Saturday, August 30, 2008

Pakistan Pics Finally Up!!

Click on the link on the left hand side to see the photos.

Thursday, August 28, 2008

High altitude cooking, a German-Australian Collaboration, and a farewell to Jemima

Three weeks into Pakistan, and the country I set foot into has turned on its head. The hot humid plains of the south have turned into magnificent snow capped peaks, beautiful valleys filled with fruit trees and terraced fields of wheat and corn. Its apple and apricot season ( just missed the peaches... bugger) and every village you pass has trees laden with fruit! Its totally awesome!

About a week ago I met Tom, the German in Gilgit just as I was leaving the guesthouse, and two hours, a bowl of porridge and a flat tyre (tom's not mine) later, I had a new cycling partner. Having said that, the past week we've been mainly off the bike, trekking in collaboration with a strong German contingent also making their way up the mountains.

We are now in the Hunza valley, definately the most beautiful section of the road so far. This is where the Hindukush, the Karakorum and the Himalaya mountain ranges all intersect toi create lanscape of ridiculously large mountains and amazing scenery. Tom and myself did a two day trek up to Rakaposhi base camp, next to the Minapin glacier, and then joined three other brave adventurous Germans to conquer Rush Peak over the last 5 days, smashing the 5100m peak to bits (more of a hill than a mountain around here) in a journey that saw us cross glaciers, mountain lakes, rain, snow, sunshine and really bloody steep tracks.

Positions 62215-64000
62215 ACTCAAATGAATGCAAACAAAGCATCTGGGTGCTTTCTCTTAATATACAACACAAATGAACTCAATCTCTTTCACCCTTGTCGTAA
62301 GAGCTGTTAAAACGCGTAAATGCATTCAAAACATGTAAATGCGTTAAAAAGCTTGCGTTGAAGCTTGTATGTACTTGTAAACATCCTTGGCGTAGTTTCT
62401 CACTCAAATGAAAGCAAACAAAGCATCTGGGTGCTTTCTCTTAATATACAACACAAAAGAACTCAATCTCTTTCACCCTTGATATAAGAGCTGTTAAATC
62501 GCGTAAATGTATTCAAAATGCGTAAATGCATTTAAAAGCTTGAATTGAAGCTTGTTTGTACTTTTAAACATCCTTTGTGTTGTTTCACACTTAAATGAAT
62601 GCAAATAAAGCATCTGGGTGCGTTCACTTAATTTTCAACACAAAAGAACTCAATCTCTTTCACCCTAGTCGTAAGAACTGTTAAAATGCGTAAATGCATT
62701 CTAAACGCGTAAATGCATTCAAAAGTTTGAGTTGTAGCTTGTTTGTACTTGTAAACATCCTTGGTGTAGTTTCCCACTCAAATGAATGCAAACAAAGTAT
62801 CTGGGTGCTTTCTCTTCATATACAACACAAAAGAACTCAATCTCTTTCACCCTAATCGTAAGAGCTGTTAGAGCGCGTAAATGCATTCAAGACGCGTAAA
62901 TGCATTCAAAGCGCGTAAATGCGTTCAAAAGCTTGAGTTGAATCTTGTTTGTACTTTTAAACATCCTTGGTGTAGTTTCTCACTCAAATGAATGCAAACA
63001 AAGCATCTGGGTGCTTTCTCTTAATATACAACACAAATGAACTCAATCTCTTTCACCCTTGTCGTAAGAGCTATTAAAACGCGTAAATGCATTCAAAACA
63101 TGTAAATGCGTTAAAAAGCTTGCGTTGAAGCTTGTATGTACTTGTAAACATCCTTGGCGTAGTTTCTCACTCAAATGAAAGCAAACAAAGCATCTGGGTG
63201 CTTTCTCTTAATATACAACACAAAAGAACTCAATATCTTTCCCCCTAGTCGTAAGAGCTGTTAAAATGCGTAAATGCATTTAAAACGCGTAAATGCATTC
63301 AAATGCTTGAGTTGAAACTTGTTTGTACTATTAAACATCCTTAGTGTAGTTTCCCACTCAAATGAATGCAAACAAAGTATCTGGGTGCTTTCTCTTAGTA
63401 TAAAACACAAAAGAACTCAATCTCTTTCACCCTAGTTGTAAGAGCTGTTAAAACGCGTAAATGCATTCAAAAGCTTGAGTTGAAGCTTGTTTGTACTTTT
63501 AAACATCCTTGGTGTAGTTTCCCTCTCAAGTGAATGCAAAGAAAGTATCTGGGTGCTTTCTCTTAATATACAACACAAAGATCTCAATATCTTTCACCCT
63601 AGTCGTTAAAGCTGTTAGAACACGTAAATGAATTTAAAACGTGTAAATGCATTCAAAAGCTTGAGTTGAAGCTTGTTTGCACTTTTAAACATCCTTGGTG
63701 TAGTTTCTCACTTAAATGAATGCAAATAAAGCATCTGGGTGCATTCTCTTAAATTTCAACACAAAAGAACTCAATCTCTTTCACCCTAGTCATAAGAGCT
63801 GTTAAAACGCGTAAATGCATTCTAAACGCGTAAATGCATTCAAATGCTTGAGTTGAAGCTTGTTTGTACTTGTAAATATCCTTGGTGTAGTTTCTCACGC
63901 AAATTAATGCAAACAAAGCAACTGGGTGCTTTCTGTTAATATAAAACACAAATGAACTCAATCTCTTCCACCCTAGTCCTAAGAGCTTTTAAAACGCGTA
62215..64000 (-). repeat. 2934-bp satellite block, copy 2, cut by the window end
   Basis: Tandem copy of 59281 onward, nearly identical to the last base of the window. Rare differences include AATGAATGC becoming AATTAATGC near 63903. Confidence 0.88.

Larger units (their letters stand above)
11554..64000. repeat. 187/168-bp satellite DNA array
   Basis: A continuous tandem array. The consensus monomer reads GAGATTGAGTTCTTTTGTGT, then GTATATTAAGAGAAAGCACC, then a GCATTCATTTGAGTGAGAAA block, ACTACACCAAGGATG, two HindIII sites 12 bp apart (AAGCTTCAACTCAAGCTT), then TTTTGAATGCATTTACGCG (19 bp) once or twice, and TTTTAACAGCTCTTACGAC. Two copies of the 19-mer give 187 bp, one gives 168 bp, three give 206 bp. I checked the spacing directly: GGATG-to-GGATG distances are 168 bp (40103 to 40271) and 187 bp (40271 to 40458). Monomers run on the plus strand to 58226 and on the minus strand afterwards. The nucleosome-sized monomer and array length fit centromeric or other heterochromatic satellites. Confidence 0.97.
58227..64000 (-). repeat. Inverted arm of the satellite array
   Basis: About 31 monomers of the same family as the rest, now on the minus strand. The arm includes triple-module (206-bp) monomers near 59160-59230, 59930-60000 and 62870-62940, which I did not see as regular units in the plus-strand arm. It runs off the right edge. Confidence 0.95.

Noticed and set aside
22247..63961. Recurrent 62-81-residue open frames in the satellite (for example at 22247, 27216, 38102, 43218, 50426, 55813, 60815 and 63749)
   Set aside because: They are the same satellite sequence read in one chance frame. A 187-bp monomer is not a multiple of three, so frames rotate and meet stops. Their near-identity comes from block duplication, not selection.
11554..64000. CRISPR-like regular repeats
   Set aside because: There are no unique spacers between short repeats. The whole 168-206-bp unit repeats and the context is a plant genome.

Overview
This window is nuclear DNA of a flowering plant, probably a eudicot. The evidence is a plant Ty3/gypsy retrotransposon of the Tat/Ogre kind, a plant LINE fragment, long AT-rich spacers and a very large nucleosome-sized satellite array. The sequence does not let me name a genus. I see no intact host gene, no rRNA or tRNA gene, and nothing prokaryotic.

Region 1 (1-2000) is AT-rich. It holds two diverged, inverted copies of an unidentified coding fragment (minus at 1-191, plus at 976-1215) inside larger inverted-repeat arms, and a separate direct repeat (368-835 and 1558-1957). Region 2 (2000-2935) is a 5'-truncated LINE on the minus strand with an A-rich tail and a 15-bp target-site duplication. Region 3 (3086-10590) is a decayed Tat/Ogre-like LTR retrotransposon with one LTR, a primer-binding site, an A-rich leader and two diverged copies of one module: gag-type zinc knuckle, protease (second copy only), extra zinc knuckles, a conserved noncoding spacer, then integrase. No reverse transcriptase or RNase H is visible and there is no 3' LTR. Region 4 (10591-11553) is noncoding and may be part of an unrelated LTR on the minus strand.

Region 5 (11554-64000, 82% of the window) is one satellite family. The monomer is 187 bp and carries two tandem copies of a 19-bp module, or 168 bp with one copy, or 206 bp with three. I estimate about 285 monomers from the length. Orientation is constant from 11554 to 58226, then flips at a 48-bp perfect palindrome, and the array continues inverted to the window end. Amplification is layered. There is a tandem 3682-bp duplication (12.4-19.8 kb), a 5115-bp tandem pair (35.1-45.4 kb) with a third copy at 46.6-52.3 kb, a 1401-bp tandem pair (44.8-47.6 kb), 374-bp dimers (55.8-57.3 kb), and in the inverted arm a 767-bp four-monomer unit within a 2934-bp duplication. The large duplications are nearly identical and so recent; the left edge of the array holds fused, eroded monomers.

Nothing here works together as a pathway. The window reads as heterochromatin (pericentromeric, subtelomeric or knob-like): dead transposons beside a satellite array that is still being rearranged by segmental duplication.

After careful consideration, we found our main points of learning to be:

-pasta just doesn't cook right above 4000m.
-porridge does, and still tastes great even when you've had it each morning for 5 days
-walking uphill hurts the same day, walking downhill hurts the next 2 days. alot.
-Germans in general have lots of cool camping gear, Australians don't
-Germans also have many varieties of interesting tea, never before heard of in Australia. Wondervoll!

On a very sad note, unfortunately after three long years of tireless service and countless hours of service to humanity, I left my ipod - Jemima - plugged into the wall in the hostel and after a week of hiking some no good backpacker took it... very un-pakistani.

After a week of bike-saddle free adventuring, the two rubber lined wheels of fate are calling, but not before a day of rest and continuous feeding in Karimabad.

Coming up soon, more cycling, and probably more walking!! stay tuned

Tuesday, August 19, 2008

A Word on Cricket

Many people don't understand cricket. Many think its a ridiculous sport where about 90% of the total playing population are doing nothing for the vast majority of the game, while a chosen few run up and down the same small stretch of turf for hours on end. If this is what you think, then shame on you.

Cricket is easily the single greatest diplomatic undertaking that Australia has made in recent history. It is the ultimate ice-breaker and friendship maker on the road. You can arrive dirty, dishevelled, smelly and soaking wet with sweat to a tea stall in the North West Frontier Province of Pakistan, and when the bearded, turbanned, robe wearing Pakistani man behind the counter hears those few special words "I'm from Australia", tea pours from the heavens, smiles appear left and right, and fountains of praise for Ricky Ponting, Shane Warne, Adam Gilchrist shower forth!!

However even this is not enough to ease the tension of the next quesion "you are Muslim?", "no" "Why not?"...